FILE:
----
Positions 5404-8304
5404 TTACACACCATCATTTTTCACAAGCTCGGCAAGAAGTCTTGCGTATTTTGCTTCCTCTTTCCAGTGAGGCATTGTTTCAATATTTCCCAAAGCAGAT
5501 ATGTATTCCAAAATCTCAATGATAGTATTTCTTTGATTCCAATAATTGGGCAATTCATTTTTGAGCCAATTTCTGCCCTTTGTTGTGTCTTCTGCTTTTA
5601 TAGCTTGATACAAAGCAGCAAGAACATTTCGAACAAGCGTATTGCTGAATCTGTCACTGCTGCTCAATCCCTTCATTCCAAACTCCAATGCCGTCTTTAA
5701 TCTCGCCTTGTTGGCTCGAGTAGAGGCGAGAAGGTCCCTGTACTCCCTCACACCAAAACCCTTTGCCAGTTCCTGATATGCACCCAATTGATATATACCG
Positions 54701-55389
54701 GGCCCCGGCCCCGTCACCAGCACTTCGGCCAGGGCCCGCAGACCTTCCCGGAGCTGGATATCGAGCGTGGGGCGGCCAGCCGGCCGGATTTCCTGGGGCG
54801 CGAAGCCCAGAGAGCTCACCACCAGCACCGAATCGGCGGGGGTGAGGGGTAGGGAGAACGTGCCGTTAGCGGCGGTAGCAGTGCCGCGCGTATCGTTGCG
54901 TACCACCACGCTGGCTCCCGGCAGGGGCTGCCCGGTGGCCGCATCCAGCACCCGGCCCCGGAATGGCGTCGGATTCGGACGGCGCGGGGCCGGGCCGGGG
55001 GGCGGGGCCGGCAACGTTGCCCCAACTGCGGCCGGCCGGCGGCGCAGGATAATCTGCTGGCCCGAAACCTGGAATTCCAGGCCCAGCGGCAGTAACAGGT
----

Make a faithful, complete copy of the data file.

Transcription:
Positions 5404-8304
5404 TTACACACCATCATTTTTCACAAGCTCGGCAAGAAGTCTTGCGTATTTTGCTTCCTCTTTCCAGTGAGGCATTGTTTCAATATTTCCCAAAGCAGAT
5501 ATGTATTCCAAAATCTCAATGATAGTATTTCTTTGATTCCAATAATTGGGCAATTCATTTTTGAGCCAATTTCTGCCCTTTGTTGTGTCTTCTGCTTTTA
5601 TAGCTTGATACAAAGCAGCAAGAACATTTCGAACAAGCGTATTGCTGAATCTGTCACTGCTGCTCAATCCCTTCATTCCAAACTCCAATGCCGTCTTTAA
5701 TCTCGCCTTGTTGGCTCGAGTAGAGGCGAGAAGGTCCCTGTACTCCCTCACACCAAAACCCTTTGCCAGTTCCTGATATGCACCCAATTGATATATACCG
Positions 54701-55389
54701 GGCCCCGGCCCCGTCACCAGCACTTCGGCCAGGGCCCGCAGACCTTCCCGGAGCTGGATATCGAGCGTGGGGCGGCCAGCCGGCCGGATTTCCTGGGGCG
54801 CGAAGCCCAGAGAGCTCACCACCAGCACCGAATCGGCGGGGGTGAGGGGTAGGGAGAACGTGCCGTTAGCGGCGGTAGCAGTGCCGCGCGTATCGTTGCG
54901 TACCACCACGCTGGCTCCCGGCAGGGGCTGCCCGGTGGCCGCATCCAGCACCCGGCCCCGGAATGGCGTCGGATTCGGACGGCGCGGGGCCGGGCCGGGG
55001 GGCGGGGCCGGCAACGTTGCCCCAACTGCGGCCGGCCGGCGGCGCAGGATAATCTGCTGGCCCGAAACCTGGAATTCCAGGCCCAGCGGCAGTAACAGGT